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Marketplaces are an interesting business to build because you are in actuality building two companies. One side is B2C, where you acquire customers as the demand side (either people or businesses). On the other side you have the B2B portion where you are building out the supply side to serve the demand side. It’s a double headed problem, so where do you start? I’m only a little bit into building out Credo, the marketplace that I founded, so I have a lot to learn but I’ve learned a lot in the last few months from observing how my marketplace is coming together.

Building a marketplace is a chicken or egg problem when thinking about growth. One of the people I’m learning from about building a marketplace (while drawing on my own experience on the B2C side of some of Zillow’s marketplaces) is Dan Martell, who founded and subsequently sold Clarity.fm. Dan tweeted recently that the way to build a marketplace is to “focus on demand and the supply side will come”. This seems to have been true for Clarity and is true for Zillow where they focus hard on user acquisition, because as Spencer likes to say, “Advertising follows audience.”

I see what Dan and Spencer mean by their statements and ultimately agree that without demand your marketplace will die. But as I build my company, I’m seeing that marketplaces actually go through a few different iterations for growth. I want to talk about what those iterations have been so far and some lessons learned. Hopefully some of them will be applicable to your own product.

Phase 1 – focus on both sides to see that a market exists

A successful marketplace is most vulnerable at the beginning. In a normal business, you solve only one side (assuming a B2B or B2C play) and let software (or yourself) solve the rest. You only have to validate one side. A marketplace is very different because you are setting out to solve problems for two very different yet complementary sides – both demand (aka people looking for something) and supply (aka the people providing something that demand is looking for).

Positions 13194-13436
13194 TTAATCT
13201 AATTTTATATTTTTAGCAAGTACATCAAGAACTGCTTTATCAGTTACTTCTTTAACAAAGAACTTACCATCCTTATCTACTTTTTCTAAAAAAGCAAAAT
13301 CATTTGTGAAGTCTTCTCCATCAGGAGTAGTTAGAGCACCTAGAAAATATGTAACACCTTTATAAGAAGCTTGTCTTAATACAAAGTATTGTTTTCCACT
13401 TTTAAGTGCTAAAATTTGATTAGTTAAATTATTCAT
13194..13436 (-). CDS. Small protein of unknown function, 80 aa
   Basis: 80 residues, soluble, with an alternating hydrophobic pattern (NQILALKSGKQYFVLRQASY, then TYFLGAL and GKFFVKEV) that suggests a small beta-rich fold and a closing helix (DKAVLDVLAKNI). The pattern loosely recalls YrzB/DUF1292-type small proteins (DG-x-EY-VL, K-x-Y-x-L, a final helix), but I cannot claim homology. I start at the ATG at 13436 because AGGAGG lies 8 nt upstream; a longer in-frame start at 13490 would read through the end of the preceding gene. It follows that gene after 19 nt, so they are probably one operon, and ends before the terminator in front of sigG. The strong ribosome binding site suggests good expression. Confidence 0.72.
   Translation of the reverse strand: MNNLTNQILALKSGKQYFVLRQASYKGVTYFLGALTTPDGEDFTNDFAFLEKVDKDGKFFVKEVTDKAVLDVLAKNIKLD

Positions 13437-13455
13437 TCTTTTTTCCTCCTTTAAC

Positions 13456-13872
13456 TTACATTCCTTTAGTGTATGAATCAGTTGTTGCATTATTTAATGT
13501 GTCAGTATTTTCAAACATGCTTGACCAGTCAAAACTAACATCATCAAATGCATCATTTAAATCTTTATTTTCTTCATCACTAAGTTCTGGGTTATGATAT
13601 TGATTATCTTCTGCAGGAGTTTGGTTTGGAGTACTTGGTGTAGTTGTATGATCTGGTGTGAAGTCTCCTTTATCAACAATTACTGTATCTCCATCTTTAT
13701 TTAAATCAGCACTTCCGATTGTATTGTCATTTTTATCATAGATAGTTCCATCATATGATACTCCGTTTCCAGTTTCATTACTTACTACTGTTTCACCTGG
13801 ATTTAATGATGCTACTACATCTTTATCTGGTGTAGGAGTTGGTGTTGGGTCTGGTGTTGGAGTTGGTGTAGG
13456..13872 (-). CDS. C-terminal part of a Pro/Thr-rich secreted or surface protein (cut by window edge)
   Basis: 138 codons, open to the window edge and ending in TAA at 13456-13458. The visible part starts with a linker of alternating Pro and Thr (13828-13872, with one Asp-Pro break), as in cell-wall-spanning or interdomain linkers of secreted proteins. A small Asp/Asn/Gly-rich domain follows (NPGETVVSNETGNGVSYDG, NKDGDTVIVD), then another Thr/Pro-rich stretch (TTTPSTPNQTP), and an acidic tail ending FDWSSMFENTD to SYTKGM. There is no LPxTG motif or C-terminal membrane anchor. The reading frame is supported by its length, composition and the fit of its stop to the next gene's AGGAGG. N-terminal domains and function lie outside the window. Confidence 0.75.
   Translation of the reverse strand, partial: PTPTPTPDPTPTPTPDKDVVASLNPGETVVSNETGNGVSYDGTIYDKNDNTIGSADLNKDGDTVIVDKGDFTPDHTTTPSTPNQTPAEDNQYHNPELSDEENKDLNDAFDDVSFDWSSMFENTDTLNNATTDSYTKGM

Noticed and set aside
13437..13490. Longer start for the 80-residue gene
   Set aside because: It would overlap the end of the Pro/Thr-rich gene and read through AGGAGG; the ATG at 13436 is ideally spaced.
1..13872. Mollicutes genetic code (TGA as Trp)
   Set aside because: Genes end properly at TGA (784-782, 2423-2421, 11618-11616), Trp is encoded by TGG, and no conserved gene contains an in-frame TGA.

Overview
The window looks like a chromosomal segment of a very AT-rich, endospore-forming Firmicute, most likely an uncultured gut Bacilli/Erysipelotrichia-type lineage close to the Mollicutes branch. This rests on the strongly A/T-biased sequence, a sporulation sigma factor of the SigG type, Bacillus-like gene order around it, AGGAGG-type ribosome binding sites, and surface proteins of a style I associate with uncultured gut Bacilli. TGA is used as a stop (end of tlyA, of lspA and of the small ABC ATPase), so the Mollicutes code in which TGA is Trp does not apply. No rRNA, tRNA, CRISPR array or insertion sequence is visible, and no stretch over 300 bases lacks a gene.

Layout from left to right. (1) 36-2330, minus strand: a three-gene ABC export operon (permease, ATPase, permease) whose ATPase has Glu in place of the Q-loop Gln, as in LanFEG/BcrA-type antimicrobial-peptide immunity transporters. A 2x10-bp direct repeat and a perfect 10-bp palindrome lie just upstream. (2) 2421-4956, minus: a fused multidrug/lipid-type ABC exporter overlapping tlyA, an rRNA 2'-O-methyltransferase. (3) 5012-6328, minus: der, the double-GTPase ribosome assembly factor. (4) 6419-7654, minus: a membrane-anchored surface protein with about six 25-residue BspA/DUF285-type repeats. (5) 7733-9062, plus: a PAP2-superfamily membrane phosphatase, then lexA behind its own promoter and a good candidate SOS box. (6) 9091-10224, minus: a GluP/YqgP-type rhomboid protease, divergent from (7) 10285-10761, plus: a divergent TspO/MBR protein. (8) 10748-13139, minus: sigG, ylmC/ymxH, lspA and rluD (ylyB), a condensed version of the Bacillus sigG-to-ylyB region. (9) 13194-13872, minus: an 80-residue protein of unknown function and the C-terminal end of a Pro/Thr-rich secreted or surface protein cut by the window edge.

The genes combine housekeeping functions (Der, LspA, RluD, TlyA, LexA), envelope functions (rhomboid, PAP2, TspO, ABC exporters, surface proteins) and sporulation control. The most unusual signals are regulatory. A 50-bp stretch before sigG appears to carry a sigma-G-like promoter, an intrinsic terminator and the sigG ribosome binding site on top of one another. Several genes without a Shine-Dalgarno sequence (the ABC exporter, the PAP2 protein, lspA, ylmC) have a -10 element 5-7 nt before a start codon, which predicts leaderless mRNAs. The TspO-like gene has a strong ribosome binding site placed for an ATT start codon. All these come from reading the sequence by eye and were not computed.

At the very beginning, focus on your marketplace’s story and the problem you are solving for the demand side. Do everything you can to learn about them and their specific needs so that you build the right solution for them and learn how to merchandise the supply side of your business.

Phase 2 – focus on the supply side to initially seed the platform

Once you’ve identified a lot of the problems faced by the demand side of the business, focus on creating an initial group on the supply side. Especially if you are doing something like Credo or Clarity that depends on an actual person not just a service (like Cleanly, where someone random shows up to get your laundry), you need to have enough to supply to appear to be a sizable business that gives them enough choice. If you don’t have the supply, they’ll just go elsewhere. In a space where there are a few choices and competing marketplaces, they’ll shop across the bunch so what is setting your business apart?